Phil

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PostPosted: Thu Mar 01, 2018 3:01 pm 
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Fabulous stuff Phil... I've followed this thread with great interest for years now. Someday I'd like to get into 3D modelling and this thread has been a wealth of information.

I'm personally hoping we get a wartime version of CL-91, but that's just me. ;)


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PostPosted: Thu Mar 01, 2018 11:18 pm 
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For the CLG version I have been working from the original blueprints, plus a lot of modifications that were made over the years and are visible in photos. I had hundreds of photos to work from.

But I have been unable to find the blueprints for the square bridge Clevelands. I have a couple of the Booklets of General Plans, but the drawings are really just sketches, and do not show how things were actually built. And I do not have many close up photos of the ships, especially the OK City. So I will have to do a lot more guessing for CL-91.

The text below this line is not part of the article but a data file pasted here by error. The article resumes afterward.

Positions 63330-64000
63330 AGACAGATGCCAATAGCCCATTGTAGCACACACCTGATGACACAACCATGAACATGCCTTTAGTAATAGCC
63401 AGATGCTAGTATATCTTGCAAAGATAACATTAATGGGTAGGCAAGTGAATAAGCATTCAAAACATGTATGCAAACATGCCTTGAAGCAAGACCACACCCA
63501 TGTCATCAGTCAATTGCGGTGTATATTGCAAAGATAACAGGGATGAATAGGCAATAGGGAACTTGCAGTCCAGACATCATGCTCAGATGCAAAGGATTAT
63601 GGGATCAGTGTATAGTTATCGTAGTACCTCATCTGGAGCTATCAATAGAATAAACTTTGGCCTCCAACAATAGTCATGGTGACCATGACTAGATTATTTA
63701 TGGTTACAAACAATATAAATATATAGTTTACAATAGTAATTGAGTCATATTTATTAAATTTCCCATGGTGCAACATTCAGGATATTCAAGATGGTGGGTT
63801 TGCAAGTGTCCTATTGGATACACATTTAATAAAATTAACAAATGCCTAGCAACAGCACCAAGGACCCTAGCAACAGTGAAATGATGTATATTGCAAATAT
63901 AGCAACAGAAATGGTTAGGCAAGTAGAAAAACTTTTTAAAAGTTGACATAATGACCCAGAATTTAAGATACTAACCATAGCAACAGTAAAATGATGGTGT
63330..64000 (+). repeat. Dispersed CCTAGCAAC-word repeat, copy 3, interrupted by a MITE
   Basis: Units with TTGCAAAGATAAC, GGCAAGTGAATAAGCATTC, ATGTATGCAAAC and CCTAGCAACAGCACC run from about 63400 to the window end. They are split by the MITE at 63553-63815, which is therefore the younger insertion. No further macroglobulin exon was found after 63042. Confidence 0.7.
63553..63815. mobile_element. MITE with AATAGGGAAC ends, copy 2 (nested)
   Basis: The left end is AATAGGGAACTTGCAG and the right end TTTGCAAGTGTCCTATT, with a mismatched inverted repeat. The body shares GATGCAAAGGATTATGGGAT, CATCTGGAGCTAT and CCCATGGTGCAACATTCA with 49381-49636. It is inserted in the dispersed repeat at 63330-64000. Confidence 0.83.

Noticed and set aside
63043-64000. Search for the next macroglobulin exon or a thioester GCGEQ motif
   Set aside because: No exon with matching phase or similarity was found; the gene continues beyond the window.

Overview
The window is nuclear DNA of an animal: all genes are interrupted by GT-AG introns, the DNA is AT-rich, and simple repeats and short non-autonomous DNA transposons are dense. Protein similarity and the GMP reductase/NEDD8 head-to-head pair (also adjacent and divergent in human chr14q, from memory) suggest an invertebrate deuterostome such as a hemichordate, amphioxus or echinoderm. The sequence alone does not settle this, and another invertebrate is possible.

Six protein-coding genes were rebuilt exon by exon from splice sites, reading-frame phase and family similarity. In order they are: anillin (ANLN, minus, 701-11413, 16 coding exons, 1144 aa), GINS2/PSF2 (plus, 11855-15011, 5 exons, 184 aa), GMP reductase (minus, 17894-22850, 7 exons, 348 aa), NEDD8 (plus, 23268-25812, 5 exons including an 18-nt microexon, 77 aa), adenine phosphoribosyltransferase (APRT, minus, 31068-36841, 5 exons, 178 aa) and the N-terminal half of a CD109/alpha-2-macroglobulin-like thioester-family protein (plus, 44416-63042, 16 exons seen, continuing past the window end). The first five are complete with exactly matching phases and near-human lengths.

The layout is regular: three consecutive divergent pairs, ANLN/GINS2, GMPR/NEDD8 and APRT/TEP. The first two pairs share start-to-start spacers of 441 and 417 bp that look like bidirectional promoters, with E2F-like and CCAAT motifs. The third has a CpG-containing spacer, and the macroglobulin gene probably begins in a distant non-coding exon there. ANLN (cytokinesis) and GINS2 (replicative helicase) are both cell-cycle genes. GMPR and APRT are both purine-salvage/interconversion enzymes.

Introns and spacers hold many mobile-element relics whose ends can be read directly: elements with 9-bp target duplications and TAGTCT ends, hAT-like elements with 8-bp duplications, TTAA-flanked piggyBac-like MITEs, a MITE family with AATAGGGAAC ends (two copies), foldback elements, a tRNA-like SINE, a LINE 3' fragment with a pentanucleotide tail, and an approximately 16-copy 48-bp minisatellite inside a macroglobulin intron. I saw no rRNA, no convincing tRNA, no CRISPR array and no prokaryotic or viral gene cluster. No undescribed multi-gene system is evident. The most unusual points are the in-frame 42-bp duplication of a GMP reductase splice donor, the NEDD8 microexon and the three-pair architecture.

Phil

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PostPosted: Sat Mar 03, 2018 1:17 am 
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Here are some pictures of the completed hull!! Well, almost - I still need to add the trash chute at the stern.

The hull shell took quite a while - it is built up of individual plates just as shown in the Cleveland blueprints. It has about 480 plates in 15 strakes, with each plate shaped and curved to fit the hull frames.

The lifeline stanchions were another custom fit project. Each is mounted on a frame that spans a 15" waterway at the side of the main deck. The hull plating extends above deck edge at the waterway, and the height varies along the length of the ship, so each stanchion base is adapted to the height and angle of the shell plating. No two are alike, but fortunately most of the port side were the mirror image of the starboard stanchions.

The fold-down life nets around the flight deck were another tedious job. Again the two sides are mirror images so I only had to do one side and then duplicate and mirror it.